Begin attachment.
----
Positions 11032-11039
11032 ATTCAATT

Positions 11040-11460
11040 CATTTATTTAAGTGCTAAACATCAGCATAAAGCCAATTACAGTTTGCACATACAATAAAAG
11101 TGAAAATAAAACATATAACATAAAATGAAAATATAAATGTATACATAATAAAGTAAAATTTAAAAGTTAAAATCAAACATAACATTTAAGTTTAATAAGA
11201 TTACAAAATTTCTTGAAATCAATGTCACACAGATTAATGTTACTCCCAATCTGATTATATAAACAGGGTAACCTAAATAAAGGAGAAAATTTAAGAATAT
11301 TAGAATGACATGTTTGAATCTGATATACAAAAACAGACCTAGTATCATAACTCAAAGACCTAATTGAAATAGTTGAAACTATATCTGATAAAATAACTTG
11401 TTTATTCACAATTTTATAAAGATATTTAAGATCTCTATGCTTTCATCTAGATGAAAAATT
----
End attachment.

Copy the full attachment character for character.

Positions 11032-11039
11032 ATTCAATT

Positions 11040-11460
11040 CATTTATTTAAGTGCTAAACATCAGCATAAAGCCAATTACAGTTTGCACATACAATAAAAG
11101 TGAAAATAAAACATATAACATAAAATGAAAATATAAATGTATACATAATAAAGTAAAATTTAAAAGTTAAAATCAAACATAACATTTAAGTTTAATAAGA
11201 TTACAAAATTTCTTGAAATCAATGTCACACAGATTAATGTTACTCCCAATCTGATTATATAAACAGGGTAACCTAAATAAAGGAGAAAATTTAAGAATAT
11301 TAGAATGACATGTTTGAATCTGATATACAAAAACAGACCTAGTATCATAACTCAAAGACCTAATTGAAATAGTTGAAACTATATCTGATAAAATAACTTG
11401 TTTATTCACAATTTTATAAAGATATTTAAGATCTCTATGCTTTCATCTAGATGAAAAATT